The crater threatened to swallow up houses in the Seattle neighborhood.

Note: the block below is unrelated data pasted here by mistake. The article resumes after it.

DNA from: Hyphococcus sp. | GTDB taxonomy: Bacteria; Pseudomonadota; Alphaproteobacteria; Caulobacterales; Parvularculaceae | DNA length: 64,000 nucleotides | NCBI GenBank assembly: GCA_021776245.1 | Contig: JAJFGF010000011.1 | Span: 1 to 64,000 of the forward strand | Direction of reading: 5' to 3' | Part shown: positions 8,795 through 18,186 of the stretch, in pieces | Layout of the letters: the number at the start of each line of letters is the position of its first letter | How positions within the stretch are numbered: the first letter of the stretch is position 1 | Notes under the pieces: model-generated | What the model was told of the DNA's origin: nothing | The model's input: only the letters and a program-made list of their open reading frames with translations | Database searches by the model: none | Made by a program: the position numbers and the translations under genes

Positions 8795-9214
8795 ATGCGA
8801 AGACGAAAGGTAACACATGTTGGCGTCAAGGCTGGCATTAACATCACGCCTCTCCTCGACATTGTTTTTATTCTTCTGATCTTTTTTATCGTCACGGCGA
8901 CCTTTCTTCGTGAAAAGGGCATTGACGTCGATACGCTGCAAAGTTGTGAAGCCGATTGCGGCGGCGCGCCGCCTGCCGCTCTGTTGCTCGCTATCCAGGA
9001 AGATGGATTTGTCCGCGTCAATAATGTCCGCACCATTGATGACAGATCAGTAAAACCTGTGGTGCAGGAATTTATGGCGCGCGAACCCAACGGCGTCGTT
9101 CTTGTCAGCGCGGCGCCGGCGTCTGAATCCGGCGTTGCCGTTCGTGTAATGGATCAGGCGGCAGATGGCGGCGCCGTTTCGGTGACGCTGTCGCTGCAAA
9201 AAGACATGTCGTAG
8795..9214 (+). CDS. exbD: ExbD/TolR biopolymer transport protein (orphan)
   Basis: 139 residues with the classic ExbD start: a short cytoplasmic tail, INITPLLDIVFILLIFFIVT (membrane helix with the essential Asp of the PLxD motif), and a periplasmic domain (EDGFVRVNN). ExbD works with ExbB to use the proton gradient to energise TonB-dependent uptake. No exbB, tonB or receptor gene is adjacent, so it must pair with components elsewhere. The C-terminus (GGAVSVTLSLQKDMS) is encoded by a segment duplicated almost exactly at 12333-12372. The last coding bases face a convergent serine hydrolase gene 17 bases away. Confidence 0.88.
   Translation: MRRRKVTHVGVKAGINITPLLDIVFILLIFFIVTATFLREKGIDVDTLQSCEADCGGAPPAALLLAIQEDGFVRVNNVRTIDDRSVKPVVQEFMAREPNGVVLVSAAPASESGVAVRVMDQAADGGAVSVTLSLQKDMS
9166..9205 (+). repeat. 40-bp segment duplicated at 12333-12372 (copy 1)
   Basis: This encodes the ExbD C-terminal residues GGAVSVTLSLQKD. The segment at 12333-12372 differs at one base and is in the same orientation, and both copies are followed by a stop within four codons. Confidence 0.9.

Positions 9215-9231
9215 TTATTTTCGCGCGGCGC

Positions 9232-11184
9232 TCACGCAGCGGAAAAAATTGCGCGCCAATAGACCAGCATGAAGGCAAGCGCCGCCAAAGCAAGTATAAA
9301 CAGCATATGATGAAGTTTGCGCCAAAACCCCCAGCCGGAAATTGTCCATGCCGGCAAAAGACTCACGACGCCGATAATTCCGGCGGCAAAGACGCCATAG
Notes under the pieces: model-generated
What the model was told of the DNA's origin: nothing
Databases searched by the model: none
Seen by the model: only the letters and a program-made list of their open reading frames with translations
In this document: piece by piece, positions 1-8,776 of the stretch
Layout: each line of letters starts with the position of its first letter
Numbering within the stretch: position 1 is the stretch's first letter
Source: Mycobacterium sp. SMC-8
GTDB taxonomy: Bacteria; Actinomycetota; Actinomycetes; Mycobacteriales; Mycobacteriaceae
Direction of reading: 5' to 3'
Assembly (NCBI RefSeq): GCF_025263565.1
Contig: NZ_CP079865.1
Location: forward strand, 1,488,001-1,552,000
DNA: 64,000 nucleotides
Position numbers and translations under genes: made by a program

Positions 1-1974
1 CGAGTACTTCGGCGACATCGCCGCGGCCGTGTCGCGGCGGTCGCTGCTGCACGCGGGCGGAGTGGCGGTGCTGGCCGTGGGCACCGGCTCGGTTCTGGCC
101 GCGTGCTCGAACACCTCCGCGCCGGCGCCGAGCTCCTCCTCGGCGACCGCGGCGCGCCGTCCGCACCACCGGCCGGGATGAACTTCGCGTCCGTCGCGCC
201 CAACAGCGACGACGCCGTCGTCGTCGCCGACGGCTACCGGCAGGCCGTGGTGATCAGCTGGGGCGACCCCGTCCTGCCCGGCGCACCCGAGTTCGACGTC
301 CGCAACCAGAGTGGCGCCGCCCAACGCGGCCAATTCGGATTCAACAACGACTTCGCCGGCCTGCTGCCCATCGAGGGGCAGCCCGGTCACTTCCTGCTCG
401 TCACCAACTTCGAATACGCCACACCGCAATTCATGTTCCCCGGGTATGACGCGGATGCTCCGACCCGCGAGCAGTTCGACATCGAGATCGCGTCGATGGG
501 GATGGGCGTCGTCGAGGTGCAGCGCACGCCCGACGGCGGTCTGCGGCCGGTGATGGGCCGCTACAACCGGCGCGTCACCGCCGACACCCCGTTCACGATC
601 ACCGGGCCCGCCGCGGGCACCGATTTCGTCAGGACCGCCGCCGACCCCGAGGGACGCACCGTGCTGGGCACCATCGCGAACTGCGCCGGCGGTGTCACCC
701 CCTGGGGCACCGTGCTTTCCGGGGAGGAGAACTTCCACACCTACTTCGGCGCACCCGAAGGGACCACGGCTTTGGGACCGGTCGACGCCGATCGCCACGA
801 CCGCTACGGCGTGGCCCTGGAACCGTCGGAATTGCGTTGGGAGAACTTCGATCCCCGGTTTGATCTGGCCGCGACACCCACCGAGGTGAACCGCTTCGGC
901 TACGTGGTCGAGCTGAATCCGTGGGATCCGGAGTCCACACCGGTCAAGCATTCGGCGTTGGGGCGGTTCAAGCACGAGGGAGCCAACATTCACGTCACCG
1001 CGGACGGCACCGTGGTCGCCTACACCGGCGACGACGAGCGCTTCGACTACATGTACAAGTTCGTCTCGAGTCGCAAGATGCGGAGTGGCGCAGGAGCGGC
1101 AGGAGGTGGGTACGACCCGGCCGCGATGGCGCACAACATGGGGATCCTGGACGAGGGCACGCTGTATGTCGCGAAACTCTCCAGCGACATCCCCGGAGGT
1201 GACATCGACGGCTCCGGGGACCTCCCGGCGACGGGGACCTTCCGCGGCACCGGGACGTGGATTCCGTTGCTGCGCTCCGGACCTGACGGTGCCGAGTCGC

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On Nov. 11 1957, a massive hole swallowed part of Ravenna Boulevard between 16th and 17th Avenues Northeast. The hole appeared when a sewer line broke and took out thousands of cubic yards of earth. Families in 10 houses next to the crater were evacuated out their back doors for fear their homes would fall in. A Nov. 15, 1957, Seattle Times article described the hole as 60 feet deep, 120 feet wide and more than 200 feet long. A graphic with the story conveyed impressive size of the hole, which also took down a 30-foot light pole and a large chestnut tree. Sewer service in the area was cut off for 10 days until an emergency bypass could be opened. John Marshall Junior High was temporarily closed for lack of sewer, water and heat, so kids gathered at the barricades to gape at the sinkhole. The article said the sewer line was the largest in the city and was built with a brick lining. Parts of it were 145 feet below street level. J.J. Ross, a foreman who helped dig the sewer line, told The Times that the part under Ravenna Boulevard was the most treacherous part of the 1910-1911 job. “We’d dig a little bit and then have to line it with timbers to keep the earth from moving,” said Ross. “Then after the sewer was built, we had to fill it all back in and tamp it down hard.” The line runs under Ravenna Boulevard and crosses the University of Washington campus to the Lake Washington Ship Canal. It then goes west along the canal, getting bigger as other lines join it, until it ends at Magnolia’s West Point. The repairs cost $2 million. Grout was injected into the quicksand and about 3,000 feet of the sewer was lined with steel piping, according to a 1959 Times article.